78. Robert Bloomfield to Catharine Bloomfield, 31 January 1802


78. Robert Bloomfield to Catharine Bloomfield, 31 January 1802* 

Jan 31. 1802

Dear Kitty

The first thing I tell you, for fear I forget it, is that Nat lives 'at No 16 Daggets Court, Broker Row. Moorfields London'

And now where shall I begin? For I think you and I could talk as much in walking from Thetford to Honington as I could write in a week. And yet what a glorious thing is this art of writing! To talk over Hills and dales at fourscore miles distance!

I had your letter by the twopeny post, but have not been able to call in Norfolk Street yet. I like John High well enough, but if the councellor wishd to see me he has had plenty of opportunities, and I had rather it should arise from himself if there is such a desire or such a request. This, upon reflection you will see to be reasonable on my part. I am glad you like Walter and Jane ; [1]  I like it too, and have the pleasure of finding most people of the same opinion. Last night as passing through Exeter Change I stopd at a Book stall and observed the Farmer's Boy laying there for sale, and the new Book too; mark'd with very large writing, 'Bloomfield's Rural Tales,' a young man took it up, and I observed he read the whole of the preface through, and perhaps little thought that the author stood at his elbow. Noboddy can describe my feelings on such occasions. My whole stock of vanity is stir'd up, and I instantly take into view the situation in which I now stand contrasted with my former wants; the different prospect my four children have before them to what they would otherwise have had, had the publick never known that their Father had the gift of Song. I am proud Kitty, confoundedly proud, and you must excuse it; and I feel something more than pride, I feel new concerns, and new duties press upon me, both as to worldly affairs, and as to my reputation too. I feel myself capable of meeting them all; and, as few Men have been placed in so arduous a situation, I hope to answer fully the publick expectation, and to sail with a calm breeze through Life, and always feel the truth of the last 2 lines of the Volumn [2]  and rest upon them as upon a Rock. I do not wonder at my Mother's fears, they are natural, and bespeak true love, and a Mother's tenderness.—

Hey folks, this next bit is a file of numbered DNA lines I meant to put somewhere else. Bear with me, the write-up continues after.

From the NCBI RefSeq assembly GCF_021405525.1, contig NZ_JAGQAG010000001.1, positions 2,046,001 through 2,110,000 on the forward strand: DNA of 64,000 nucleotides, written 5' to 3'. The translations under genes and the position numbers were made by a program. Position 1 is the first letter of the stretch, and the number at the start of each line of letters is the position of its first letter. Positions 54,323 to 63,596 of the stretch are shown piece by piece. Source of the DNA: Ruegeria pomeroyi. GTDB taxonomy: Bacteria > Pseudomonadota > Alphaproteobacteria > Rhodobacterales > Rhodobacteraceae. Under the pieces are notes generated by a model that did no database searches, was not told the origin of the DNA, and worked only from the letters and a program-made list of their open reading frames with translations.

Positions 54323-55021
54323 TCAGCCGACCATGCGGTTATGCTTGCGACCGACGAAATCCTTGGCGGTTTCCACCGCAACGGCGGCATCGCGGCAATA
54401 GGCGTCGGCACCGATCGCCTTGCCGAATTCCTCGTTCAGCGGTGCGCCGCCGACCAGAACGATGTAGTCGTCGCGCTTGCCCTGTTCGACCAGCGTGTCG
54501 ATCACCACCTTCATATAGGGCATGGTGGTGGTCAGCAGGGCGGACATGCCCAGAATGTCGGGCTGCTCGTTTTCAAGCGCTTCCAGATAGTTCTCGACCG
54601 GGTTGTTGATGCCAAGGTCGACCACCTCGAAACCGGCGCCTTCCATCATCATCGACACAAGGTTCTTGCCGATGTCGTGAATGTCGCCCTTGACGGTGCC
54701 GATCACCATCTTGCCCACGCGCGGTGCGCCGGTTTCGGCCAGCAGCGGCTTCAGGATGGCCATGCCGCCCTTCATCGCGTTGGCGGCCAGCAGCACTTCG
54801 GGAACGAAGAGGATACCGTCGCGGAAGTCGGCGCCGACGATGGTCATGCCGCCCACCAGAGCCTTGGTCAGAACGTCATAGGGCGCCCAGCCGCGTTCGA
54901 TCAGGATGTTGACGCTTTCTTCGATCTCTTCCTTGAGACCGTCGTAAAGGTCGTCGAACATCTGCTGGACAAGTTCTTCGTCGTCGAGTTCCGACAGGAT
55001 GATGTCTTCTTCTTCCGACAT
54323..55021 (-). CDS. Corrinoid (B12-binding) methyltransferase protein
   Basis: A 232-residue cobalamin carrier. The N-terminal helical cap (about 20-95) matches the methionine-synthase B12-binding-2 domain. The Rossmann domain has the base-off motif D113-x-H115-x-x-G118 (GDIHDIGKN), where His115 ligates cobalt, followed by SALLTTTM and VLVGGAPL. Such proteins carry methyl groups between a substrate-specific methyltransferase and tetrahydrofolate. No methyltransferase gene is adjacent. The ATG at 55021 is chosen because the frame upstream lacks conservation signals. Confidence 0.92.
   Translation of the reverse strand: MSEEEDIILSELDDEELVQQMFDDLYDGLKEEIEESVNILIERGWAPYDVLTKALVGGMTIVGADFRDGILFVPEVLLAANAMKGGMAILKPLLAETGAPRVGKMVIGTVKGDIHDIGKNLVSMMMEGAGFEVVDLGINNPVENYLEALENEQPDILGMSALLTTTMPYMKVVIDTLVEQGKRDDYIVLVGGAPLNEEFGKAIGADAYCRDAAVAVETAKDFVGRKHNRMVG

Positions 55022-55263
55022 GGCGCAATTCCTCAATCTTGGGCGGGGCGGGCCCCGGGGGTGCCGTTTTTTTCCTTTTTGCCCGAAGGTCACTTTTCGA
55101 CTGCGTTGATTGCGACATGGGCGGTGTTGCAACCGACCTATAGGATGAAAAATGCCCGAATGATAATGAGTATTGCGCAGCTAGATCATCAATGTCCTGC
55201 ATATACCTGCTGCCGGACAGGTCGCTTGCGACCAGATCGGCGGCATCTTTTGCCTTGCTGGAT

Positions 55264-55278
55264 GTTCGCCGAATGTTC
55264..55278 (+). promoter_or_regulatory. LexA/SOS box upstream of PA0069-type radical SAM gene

The Book is selling rapidly. I am oblidged to your Thetford neighbours for every mark of approbation; but I must now write to George. If you get sight of 'Little Davy' I beg you to keep it no longer than you can read it, then return it to George, or my Mother; and I should like your opinion upon it, as to its language and construction, is it too silly, or only simple enough for a young reader?



P.S. If you have my last Northamton 'journal' [3]  pray send it to George directly, or as soon as you can.

Address: Catharine Bloomfield / at James Mingay Esq / Thetford / Norfolk.

* Misc. MS 371 Pforzheimer Collection, New York Public Library BACK

[1] 'Walter and Jane: or, the Poor Blacksmith. A Country Tale' was published in Rural Tales, pp. 15–34. BACK

[2] i.e., the last lines of 'Winter Song' (lines 31–32) in Rural Tales: 'Yet while I keep conscience in health,/I've a Mine that never will grow poor' (p. 119). BACK

[3] This journal is not extant; to judge by Bloomfield's many enquiries of different relatives, he never recovered it. BACK